In this population, we are all undeniably individuals, but one self-evident truth among most of us is that our cable and/or satellite providers are total crap. It’s bad weather knocking the dish out of service, or sports games blacked out, or pricing spikes without any rewarding blowback for consumers. And it turns out Comcast customers may be the most outspoken of us all, as the Philadelphia mega-corporation has taken the top prize in Consumerist’s Worst Company in America poll, earning it the coveted Golden Poo award. It should look great on the shelf next to the one they won back in 2010, since this definitely isn’t Comcast’s first rage-filled rodeo. Comcast is only the second repeat winner in the poll’s nine-year history, with the catastrophe-plagued Electronic Arts taking the Poo in both 2012 and 2013. But E.A. was button mashed right out of the competition in the first round by none other than Time Warner Cable, the company that Comcast is trying so desperately to buy out and merge with. Even though the acquisition – should it go through on Wednesday, April 9 – isn’t expected to drastically …
Intellectual property (IP) can be anything from a particular manufacturing process to plans for a product launch, a trade secret like a chemical formula, or a list of the countries in which your patents are registered. It may help to think of it as intangible proprietary information. The formal definition, according to the World Intellectual Property Organization is creations of the mind — inventions, literary and artistic works, symbols, names, images, and designs used in commerce. IP includes but is not limited to proprietary formulas and ideas, inventions (products and processes), industrial designs, and geographic indications of source, as well as literary and artistic works such as novels, films, music, architectural designs and web pages.
For many companies, such as those in the pharmaceutical business, IP is much more valuable than any physical asset. Authoritative sources report that each year, intellectual property theft costs U.S. companies about $300 billion.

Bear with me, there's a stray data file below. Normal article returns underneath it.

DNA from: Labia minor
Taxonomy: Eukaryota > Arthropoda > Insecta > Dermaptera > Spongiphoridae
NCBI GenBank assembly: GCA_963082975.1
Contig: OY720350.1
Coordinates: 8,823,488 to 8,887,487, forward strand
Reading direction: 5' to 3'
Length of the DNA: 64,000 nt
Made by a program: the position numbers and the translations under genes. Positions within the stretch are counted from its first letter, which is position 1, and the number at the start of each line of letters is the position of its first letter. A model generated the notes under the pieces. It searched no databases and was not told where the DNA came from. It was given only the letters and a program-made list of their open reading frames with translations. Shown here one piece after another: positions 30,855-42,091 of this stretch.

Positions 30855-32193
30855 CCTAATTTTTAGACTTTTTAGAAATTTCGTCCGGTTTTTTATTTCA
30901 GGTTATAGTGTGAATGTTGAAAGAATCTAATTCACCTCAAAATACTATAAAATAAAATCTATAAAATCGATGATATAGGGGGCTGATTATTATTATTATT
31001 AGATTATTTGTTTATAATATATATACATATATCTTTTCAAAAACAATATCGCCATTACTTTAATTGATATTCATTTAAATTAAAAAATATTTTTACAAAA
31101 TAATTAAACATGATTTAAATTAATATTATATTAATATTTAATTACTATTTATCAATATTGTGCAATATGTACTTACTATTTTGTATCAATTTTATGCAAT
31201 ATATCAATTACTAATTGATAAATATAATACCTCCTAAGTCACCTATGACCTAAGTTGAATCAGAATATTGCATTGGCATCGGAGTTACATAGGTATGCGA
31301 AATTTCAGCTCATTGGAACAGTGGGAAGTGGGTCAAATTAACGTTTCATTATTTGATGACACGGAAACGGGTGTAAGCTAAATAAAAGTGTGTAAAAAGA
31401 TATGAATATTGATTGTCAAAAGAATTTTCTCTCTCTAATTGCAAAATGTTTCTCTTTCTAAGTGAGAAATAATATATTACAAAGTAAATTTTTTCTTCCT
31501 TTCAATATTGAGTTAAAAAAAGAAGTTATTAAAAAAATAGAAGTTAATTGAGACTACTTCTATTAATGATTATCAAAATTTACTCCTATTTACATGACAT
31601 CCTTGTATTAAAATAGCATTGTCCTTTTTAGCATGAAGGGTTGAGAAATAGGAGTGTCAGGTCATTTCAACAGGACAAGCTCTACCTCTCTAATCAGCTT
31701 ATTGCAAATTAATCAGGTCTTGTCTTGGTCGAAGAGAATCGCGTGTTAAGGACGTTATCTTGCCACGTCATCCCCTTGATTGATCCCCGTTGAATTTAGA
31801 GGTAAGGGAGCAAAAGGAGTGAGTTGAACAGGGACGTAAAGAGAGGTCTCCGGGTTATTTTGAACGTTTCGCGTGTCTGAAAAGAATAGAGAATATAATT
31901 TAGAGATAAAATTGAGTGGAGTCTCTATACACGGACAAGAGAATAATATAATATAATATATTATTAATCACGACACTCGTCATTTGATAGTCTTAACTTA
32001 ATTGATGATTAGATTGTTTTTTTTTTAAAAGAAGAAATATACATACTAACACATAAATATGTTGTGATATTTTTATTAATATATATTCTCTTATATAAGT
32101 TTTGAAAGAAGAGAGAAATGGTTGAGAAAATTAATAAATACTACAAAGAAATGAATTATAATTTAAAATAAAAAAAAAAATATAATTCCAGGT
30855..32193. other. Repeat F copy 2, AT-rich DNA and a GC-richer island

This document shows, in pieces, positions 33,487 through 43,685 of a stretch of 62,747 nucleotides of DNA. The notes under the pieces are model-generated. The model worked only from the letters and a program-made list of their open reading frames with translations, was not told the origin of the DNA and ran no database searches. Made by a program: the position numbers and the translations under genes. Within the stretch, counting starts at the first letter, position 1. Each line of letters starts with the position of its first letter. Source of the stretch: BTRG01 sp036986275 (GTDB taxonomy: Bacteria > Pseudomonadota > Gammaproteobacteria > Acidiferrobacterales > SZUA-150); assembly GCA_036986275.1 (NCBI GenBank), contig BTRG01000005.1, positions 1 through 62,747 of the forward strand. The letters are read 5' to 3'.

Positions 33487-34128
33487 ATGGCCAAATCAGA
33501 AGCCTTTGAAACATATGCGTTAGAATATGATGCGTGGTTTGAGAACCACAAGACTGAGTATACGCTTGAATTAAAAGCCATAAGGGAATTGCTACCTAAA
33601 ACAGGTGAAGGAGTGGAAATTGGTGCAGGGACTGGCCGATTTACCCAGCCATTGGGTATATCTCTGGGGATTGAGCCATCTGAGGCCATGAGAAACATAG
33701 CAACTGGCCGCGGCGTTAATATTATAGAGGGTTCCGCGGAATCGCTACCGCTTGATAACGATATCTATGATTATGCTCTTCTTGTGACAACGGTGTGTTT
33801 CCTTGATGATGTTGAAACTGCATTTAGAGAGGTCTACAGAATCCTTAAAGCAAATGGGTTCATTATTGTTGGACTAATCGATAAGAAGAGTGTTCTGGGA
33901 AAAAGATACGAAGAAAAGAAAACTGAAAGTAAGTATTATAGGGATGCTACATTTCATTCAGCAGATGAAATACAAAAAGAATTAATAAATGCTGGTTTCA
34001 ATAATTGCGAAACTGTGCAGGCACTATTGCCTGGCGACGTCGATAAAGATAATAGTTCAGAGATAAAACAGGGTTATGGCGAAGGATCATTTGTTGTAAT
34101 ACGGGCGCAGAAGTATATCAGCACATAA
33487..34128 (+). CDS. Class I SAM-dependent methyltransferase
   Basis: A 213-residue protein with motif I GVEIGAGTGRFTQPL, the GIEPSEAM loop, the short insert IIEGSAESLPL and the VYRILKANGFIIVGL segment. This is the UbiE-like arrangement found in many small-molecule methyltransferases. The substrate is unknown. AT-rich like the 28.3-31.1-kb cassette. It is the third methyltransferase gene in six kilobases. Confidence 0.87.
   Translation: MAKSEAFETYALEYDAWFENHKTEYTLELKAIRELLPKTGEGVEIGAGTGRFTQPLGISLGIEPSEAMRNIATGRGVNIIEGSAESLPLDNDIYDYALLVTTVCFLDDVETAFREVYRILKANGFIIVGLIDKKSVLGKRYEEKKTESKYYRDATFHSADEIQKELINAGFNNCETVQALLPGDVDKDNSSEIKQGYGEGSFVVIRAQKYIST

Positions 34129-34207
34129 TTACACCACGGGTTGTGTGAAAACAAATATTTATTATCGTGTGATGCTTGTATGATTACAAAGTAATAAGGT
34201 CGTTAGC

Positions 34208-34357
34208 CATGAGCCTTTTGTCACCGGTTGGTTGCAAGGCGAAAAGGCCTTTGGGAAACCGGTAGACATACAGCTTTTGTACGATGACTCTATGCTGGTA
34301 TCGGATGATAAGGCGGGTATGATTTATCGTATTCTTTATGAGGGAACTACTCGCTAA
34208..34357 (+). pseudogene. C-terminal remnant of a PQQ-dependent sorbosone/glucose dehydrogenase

From a legal standpoint, there are four types of intellectual property. IP registered in one of those categories with state and federal agencies is protected by law, and if infringed upon or otherwise abused, the infringers can be prosecuted.
The four legally-defined categories of intellectual property are:
We’ve been waiting for it for quite some time, but now Amazon is finally ready to make its play for the living room. Fire TV is not a barebones device like the Chromecast; it’s a powerful Android-driven platform with ties to the broader Amazon ecosystem. Inside the slim black plastic box is a quad-core CPU with a full 2GB of RAM — that makes it more akin to a high-end smartphone than your typical streaming device. And it’s incredibly slim, shorter than a dime, with barely enough clearance for the small selection of ports around back, which includes the standard HDMI, as well as optical audio and Ethernet.
The interface is incredibly image-heavy. Browsing through the Amazon video store is basically just scrolling through an endless barrage of movie posters presented in a moving 3D bar. And, at least during the demo, the hardware churned through the slick UI with nary a hiccup in sight. But far more impressive was how quick videos were to load. Pressing play on almost any video instantaneously launched the movie or show. And we
The redesigned USB connector, belonging to the USB 3.1 specification, could be in laptops and mobile devices by the end of the year.The appealing advances in the USB 3.1 technology include faster data transfer speeds and the user-friendly Type C connector, which connect to devices on either end. Since users won’t have to worry about plug orientation, they should be less likely to have trouble fitting cables into slots, which will be an improvement over USB connectors.
USB 3.1 also boosts data-transfer speeds and cables will ultimately be able to move data at a speed of 10Gbps (bits per second). That’s an improvement from the 5Gbps transfer rate for the current USB 3.0 connector, which is in most laptops that ship today. The faster speeds open usage of USB 3.1 connectors to monitors, high-definition TVs and other electronics.